06/23/2020, 12.57
CHINA
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Coronavirus: Blogger Zhang Zhan charged for her reports on Wuhan

Zhang is in a Shanghai prison for disturbing social stability and creating public disorder. She criticised the government's handling of the crisis. Friends fear that her Christian faith might lead her to martyrdom. The government is cracking down on those who speak about the pandemic. Posts have been deleted from the virtual ‘wailing wall’ dedicated to the memory of Li Wenliang.

Shanghai (AsiaNews) – Chinese authorities have formally charged Zhang Zhan, the citizen journalist who reported on the COVID-19 emergency in Wuhan (Hubei), the epicentre of the coronavirus pandemic, from February to mid-May.

According to Radio Free Asia, the forty-year-old lawyer was charged last Friday for “picking quarrels and stirring up trouble”. She was detained on 15 May at Wuhan's Caiguang Hotel and taken to Pudong district police station in Shanghai, her home town.

In her last YouTube video, posted on 13 May, Zhang reported on job losses in Wuhan, the difficulties local taxi drivers face in the absence of customers, and the intimidation of residents by the urban management police (Chengguan). In her posts, she often criticised the government’s handling of the crisis.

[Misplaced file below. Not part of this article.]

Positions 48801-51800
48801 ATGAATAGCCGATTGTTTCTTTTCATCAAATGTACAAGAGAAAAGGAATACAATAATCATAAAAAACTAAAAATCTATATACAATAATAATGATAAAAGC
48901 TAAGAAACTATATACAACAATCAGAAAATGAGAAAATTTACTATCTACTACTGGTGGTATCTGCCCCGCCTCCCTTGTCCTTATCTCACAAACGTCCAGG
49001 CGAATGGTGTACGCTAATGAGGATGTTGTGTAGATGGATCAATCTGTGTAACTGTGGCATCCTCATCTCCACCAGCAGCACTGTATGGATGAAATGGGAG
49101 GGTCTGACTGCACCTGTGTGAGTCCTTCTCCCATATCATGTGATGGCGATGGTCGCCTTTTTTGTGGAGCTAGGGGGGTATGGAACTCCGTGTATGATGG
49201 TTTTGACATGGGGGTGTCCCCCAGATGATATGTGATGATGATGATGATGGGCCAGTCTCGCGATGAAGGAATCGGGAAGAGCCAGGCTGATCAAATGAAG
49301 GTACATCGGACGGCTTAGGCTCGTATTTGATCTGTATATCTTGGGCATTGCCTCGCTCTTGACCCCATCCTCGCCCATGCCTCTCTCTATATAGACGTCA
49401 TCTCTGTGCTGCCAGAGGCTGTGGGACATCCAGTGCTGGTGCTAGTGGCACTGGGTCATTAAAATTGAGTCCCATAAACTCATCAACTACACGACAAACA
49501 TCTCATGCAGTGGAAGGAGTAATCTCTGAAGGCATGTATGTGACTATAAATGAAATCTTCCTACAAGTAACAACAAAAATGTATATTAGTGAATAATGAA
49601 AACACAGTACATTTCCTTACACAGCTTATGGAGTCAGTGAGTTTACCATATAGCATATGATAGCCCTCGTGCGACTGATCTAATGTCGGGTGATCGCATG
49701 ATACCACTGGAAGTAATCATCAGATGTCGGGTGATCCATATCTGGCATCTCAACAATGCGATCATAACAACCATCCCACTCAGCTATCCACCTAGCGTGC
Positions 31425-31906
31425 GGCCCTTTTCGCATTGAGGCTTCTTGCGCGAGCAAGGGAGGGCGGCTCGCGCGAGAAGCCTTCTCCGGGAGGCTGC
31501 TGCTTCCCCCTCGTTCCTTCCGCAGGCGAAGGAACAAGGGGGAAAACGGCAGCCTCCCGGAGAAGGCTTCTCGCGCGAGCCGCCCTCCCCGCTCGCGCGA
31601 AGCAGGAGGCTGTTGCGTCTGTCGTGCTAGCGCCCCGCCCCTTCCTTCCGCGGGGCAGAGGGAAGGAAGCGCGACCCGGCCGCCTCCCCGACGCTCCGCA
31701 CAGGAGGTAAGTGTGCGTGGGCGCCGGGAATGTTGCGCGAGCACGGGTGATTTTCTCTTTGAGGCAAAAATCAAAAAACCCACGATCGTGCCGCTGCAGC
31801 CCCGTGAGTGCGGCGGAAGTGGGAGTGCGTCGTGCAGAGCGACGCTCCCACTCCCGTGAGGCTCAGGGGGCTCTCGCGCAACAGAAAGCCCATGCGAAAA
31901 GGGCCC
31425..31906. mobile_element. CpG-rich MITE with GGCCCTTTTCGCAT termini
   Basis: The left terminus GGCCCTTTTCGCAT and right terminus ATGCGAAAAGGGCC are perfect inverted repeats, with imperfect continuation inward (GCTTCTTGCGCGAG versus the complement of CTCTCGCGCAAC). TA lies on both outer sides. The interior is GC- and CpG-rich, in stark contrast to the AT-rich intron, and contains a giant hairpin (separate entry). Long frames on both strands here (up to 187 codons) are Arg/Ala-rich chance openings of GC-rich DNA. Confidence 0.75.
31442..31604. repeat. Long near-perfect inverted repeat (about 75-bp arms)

Zhang, who rejects all charges, was previously arrested in Shanghai last September, spending 60 days in prison for her support of pro-democracy protesters in Hong Kong. Friends fear that her Christian faith might lead her to martyrdom.

Zhang is not the only citizen journalist to run afoul of the law. Three other citizen journalists went missing in Wuhan in February. Li Zehua, who had reported that city crematoria were open 19 hours a day, reappeared on 22 April after a period under arrest. However, there is no news of the fate of Fang Bin and Chen Qiushi.

According to official data, since the imposition of the lockdown in Wuhan in late January, the government has indicted or arrested thousands of people for reporting allegedly false information on the coronavirus and creating public order problems.

The authorities used the same charge to silence Li Wenliang, the 34-year-old Wuhan doctor who shared information in chatrooms about an atypical pneumonia that was more aggressive than SARS.

Li died on 6 February from the coronavirus. Since then his Weibo page, a well-known Chinese-based mini-blogging service, has been inundated with comments in support of his courage.

In recent days however, many of the posts left on the virtual ‘Wailing Wall’ in Li’s memory have been deleted or removed. This has triggered protests from Chinese netizens.

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